Monday, February 07, 2011

A bad week for meat

A bad week for meat

April Dembosky, writing in this weekend's Financial Times, reports that the spectators at the Super Bowl will be munching baby carrots and baked lentil crisps instead of the normal fare of fat in chips and burgers. The demand for "healthy" snacks and food in the USA is growing fast, and one in four snacks now has a label saying it's a "better for you" product.
Pepi-owned Frito-Lay says that by the end of the year half their snacks will contain only natural ingredients - they are following the speciality food sector making crisps and other snack products from lentils, falfel, hummus and beans.

Meanwhile, the #1 book on Amazon has been Kathy Freson's new title - Veganist: Lose Weight, Get Healthy, Change the World. It details the physical and environmental benefits of a vegan diet in shocking and compelling terms.

Here's an excerpt from an interview on the top news Website, Huffington Post. Click

Interviewer CE: Tell us a little about the phenomenon of disease reversal that you explore in your book.

KF: Substantial peer reviewed studies indicate that some cancers are not only halted but can be reversed by a plant-based diet. That's very exciting. But even more accepted is the fact that heart disease can be halted and reversed by a vegan diet. And type 2 diabetes can be reversed in a matter of weeks. You can get off your medication, under a doctor's supervision of course.
    Weight begins to drop after just 1 week on a vegan diet. Your thermogenic levels go up after 3 weeks, which means you're getting a 16% higher calorie burn after eating a vegan versus a meat-based diet. Plus of course you're getting the fiber -- so you won't feel the need to overeat. Plus there's no saturated fat in vegetables. There are just so many health benefits to a veggie-based diet.

CE: Do you consider the environmental effects?

KF: Absolutely. It's a complex issue, but to put it briefly: raising animals for food is the primary cause of: land degradation, air pollution, water shortage and climate change. If we care about the planet, then eating vegan is an excellent step we can all take.

CE: Tell us what was the most shocking thing you learned in researching this book?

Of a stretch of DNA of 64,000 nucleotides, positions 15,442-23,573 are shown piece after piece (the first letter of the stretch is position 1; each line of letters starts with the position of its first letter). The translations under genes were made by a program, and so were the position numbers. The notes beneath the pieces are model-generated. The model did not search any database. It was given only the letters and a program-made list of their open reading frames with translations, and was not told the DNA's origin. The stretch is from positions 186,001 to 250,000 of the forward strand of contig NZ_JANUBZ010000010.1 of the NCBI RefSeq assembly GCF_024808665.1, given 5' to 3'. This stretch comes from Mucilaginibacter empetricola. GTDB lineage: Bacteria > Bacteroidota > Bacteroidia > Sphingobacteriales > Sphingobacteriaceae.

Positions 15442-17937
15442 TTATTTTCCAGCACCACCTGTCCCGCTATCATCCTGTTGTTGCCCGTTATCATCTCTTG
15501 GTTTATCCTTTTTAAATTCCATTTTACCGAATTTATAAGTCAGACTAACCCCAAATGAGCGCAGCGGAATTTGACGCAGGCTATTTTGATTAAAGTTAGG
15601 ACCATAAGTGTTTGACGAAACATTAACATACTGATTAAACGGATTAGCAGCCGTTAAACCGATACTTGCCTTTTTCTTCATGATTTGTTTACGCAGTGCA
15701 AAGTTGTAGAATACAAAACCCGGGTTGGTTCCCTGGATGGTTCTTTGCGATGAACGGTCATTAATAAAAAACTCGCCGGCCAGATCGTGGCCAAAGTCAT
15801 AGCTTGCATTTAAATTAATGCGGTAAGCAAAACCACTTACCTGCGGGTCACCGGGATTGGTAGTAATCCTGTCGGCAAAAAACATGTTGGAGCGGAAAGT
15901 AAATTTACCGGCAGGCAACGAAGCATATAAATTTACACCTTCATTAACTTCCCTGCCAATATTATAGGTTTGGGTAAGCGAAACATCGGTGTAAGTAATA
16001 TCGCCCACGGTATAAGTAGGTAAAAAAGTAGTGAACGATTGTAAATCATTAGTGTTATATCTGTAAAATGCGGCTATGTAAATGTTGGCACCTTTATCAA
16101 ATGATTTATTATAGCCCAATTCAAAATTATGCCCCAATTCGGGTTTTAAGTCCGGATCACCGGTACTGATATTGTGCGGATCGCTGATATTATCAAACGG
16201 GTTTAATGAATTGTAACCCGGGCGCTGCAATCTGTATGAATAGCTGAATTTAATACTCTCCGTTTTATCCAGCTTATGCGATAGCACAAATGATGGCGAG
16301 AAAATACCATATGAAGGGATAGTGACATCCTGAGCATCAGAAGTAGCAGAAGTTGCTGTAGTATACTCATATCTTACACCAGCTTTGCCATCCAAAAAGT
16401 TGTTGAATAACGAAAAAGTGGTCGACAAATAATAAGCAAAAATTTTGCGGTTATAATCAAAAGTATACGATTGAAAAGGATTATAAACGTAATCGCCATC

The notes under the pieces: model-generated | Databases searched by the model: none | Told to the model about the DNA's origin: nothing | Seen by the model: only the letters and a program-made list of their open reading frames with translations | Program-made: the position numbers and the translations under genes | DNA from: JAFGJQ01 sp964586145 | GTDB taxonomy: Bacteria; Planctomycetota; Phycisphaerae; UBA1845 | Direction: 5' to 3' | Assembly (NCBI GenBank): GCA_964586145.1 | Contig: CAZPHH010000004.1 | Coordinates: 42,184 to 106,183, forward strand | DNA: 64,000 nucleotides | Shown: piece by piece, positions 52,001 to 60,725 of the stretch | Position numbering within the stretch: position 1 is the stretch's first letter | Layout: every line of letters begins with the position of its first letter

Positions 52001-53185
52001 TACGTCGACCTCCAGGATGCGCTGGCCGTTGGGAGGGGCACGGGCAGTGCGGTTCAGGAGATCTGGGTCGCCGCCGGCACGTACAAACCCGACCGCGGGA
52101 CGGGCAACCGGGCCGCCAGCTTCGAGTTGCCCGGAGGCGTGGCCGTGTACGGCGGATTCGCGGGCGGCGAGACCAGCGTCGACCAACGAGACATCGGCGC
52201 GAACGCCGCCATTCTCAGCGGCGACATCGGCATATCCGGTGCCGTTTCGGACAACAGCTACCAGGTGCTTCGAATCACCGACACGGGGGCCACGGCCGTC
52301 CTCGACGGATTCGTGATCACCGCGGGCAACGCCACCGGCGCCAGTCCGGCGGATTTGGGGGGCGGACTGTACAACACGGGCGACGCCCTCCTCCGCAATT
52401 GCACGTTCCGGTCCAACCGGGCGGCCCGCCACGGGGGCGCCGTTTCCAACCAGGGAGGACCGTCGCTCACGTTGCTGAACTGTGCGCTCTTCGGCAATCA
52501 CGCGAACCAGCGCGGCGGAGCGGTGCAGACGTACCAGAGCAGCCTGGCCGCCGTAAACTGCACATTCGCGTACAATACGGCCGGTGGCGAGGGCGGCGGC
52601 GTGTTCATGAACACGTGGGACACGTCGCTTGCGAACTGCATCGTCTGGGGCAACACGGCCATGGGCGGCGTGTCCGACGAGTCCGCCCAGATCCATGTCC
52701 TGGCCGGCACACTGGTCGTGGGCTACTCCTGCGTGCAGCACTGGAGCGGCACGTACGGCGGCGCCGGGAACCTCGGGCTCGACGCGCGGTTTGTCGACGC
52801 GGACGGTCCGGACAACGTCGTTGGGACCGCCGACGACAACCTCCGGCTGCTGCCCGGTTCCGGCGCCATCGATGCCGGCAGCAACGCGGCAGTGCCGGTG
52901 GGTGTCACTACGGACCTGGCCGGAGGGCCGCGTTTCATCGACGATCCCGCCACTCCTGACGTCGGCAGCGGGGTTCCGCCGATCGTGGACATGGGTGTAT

KF: I'd have to say what's happening to animals every single second. 10 billion animals are killed every year in the U.S. And 60 billion worldwide. Although the industry says it's moving towards more humane practices, 9 of 10 animals killed are birds. They don't have humane slaughterhouses. They're crammed in cages, live in near darkness, pumped with antibiotics. I just think it's shocking. So many of us simply don't know the truth.
    Eating a vegan diet is the most direct way we can put into practice values like kindness, compassion and mercy. When we eat consciously, we're automatically following those values.

If that wasn't enough to cut national meat consumption, celebrity host Oprah Winfrey decides to focus on the same theme in this, the final season of her long running TV show. Oprah challenged 378 of her staff members to join her in going vegan for a week. The results are posted on the Winfrey site, and viewers get to see healthy people who have lost weight and feel great as a result.

Oprah Winfrey wields huge influence. The consequence is that many businesses in America are planning to get on the bandwagon and have their bosses offer staff the same challenge, on the basis that it will inspire workers to live healthier, and hence more productive lives.

The American beef industry hasn't stood still. Cargill have created a video on meat.   It starts with a visit to the Timmerman Feeding feedlot at La Salle, Colorado, which has 12,000 cattle each putting on about 3lbs of weight per day. The film shows them in a blizzard, with snow on their backs and some inches of slurry round their feet. It then goes on to show them being transported to the Cargill Meat Solutions plant at Fort Morgan, Colarado, which takes in 4,500 head a day in 140 truckloads. Cargill had the courage to allow filming all aspects of the job, apart from the actual captive bolt operation.

Neither the BBC or ITV have an Oprah Whitney, but the country certainly has an increasing number of vegetarians and vegans, many with a passion and commitment sufficient to influence and agitate. Could they demand prime broadcast time to match that provided each week on Countryfile? Or demand that their beliefs need a similar airing to those chefs who create meat dishes? That being vegetarian or vegan is actually an 'ism' or belief and not simply a quirky dietary practice.

The UK meat industry needs to plan for such eventualities, for if they don't they will be caught napping. Farmers' groups need to study the Oprah slaughterhouse video. They need discover the results, and assess the effect of such a film on UK audiences. If something similar was shown from a UK slaughterhouse, would the reaction be positive - 'okay, I've seen how livestock are slaughtered and prepared and now know it's humane and acceptable', or the reverse 'I've never seen anything so gross in all my life'.

The question is - should the UK meat industry become pro-active or not?  Please let me know your thoughts.